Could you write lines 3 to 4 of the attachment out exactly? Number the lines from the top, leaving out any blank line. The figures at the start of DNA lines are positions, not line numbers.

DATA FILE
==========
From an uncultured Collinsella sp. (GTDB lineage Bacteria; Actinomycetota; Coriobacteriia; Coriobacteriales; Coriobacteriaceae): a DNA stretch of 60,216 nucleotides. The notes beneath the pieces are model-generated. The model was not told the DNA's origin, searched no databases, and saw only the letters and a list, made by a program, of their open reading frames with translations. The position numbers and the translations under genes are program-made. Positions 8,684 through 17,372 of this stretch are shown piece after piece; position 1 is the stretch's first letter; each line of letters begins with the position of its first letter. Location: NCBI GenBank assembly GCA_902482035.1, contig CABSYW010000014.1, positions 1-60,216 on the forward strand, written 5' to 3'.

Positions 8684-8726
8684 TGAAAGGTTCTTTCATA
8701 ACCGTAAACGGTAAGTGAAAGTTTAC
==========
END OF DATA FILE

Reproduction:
8684 TGAAAGGTTCTTTCATA
8701 ACCGTAAACGGTAAGTGAAAGTTTAC